In February 2024, Mark Haydon was granted parole, with authorities citing his "excellent" behaviour in prison. He was released in April and is residing at the Adelaide Pre-Release Centre in Northfield as part of the conditions for his parole.[16]


The notoriety of the murders led to a short-term economic boost from tourists visiting Snowtown,[5] but created a lasting stigma.[17] The Age reported in 2011 that Snowtown would be "forever stigmatised" due to its association with the murders.[17] Shortly after the discovery of the bodies in Snowtown, the community discussed changing the name to "Rosetown", but no further actions were taken.[17] As of 2012, one shop in Snowtown was selling souvenirs of the murders "cashing in on Snowtown's unfortunate notoriety".[18]

The house in Salisbury North where Bunting lived and buried two bodies was demolished by its owner, the South Australian Housing Trust.[2] The other place in Murray Bridge has been sold. The bank, with a four-bedroom attached house, was placed on auction in February 2012 but only reached half its reserve price of $200,000.[19] After holding an open house which raised $700 for charity through charging an entrance fee, the property sold later that year on 27 September for just over $185,000 with the new owners intending to live in the house while running a business from the bank. A plaque will be installed to commemorate the victims.[20][21]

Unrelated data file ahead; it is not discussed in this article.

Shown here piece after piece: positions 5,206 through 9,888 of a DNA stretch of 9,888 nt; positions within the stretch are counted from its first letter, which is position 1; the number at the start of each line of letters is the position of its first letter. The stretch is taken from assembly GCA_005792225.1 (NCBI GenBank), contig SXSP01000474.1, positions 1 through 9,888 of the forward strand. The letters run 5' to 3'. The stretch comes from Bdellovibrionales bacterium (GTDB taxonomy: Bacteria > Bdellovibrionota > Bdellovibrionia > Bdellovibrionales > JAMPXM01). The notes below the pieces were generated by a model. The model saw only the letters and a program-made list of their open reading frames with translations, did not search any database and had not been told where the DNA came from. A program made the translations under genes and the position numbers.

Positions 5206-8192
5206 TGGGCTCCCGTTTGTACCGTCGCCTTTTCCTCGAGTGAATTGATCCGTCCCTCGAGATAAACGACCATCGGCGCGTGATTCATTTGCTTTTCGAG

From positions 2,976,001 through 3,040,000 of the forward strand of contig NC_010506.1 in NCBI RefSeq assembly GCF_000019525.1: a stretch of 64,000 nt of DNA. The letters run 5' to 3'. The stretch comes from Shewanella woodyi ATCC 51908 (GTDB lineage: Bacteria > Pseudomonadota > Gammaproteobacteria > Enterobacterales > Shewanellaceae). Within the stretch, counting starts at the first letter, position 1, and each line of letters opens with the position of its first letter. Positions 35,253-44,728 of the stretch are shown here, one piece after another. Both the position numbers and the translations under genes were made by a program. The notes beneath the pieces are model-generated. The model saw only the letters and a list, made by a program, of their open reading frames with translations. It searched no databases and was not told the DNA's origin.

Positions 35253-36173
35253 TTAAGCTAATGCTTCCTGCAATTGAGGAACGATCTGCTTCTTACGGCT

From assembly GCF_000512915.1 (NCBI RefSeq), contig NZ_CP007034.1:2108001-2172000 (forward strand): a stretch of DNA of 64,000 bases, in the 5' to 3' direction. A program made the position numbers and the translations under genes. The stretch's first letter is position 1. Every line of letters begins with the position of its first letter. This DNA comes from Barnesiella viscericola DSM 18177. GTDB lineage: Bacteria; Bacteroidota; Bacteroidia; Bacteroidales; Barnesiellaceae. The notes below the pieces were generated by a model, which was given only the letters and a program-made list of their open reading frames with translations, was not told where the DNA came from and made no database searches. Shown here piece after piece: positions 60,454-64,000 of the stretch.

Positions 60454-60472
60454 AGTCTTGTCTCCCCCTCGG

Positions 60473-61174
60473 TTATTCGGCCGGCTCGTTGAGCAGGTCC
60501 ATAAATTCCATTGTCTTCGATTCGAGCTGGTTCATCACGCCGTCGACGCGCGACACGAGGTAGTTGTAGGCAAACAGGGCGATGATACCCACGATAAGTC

Since the Snowtown murders, the small farming town has become a grim destination for tourists seeking to explore the dark stories associated with the crimes. The region, still a quaint farming town, has become a landmark associated with the twelve murders committed in the 1990s.[22] Tourists that come through Snowtown are often there because of the murders, and may ignore other problems facing the town. As the true crime industry has become increasingly popular, Snowtown has become increasingly well known.[23] Ultimately, the increased attention on Snowtown, as a result of the Snowtown murders, creates additional pressure on the community. With a decline in economic opportunities, the population of Snowtown has been left with continued trauma and social stigma.[24][25]

In media[edit]


Snowtown, also known as The Snowtown Murders, a feature film based upon the murders, was released in Australia on 19 May 2011.[26]



Australian comedian Eddie Perfect wrote a demo song for "Snowtown the Musical" intended to be screened at the 2011 Inside Film Awards that he was hosting. The song was not broadcast.[27]

Jason Whalley and Lindsay McDougall of punk band Frenzal Rhomb formed a short lived acoustic band named Self Righteous Brothers, releasing an album in 2005 containing the song 'There's No Town Like Snowtown'.[28]


Books detailing the crimes include:

  • Marshall, Debi: Killing for Pleasure: The Definitive Story of the Snowtown Serial Murders, ISBN 1-7405-1248-0
  • Mitchell, Susan: All Things Bright and Beautiful: Murder in the City of Light, ISBN 1-4050-3610-9
  • McGarry, Andrew: Snowtown Murders: The Real Story Behind the Bodies in the Barrels Killings, ISBN 0-7333-1482-1
  • Pudney, Jeremy: Snowtown: The Bodies in Barrels Murders: The Grisly Story of Australia's Worst Serial Killings, ISBN 0-7322-6716-1
  • Cawthorne, Nigel: The Mammoth Book of New CSI: 31 New Real-Life Crime Scene Investigations, ISBN 1-7803-3534-2


  • City of Evil – Series 1 Episode 02 – 16 September 2018.


See also[edit]


  1. ^ Heckel, Jessica; Drum, Tracy; Gravitt, Karoline (26 November 2008). "John Justin Bunting" (PDF). Dept of Psychology, Radford University, Va. Retrieved 14 March 2014.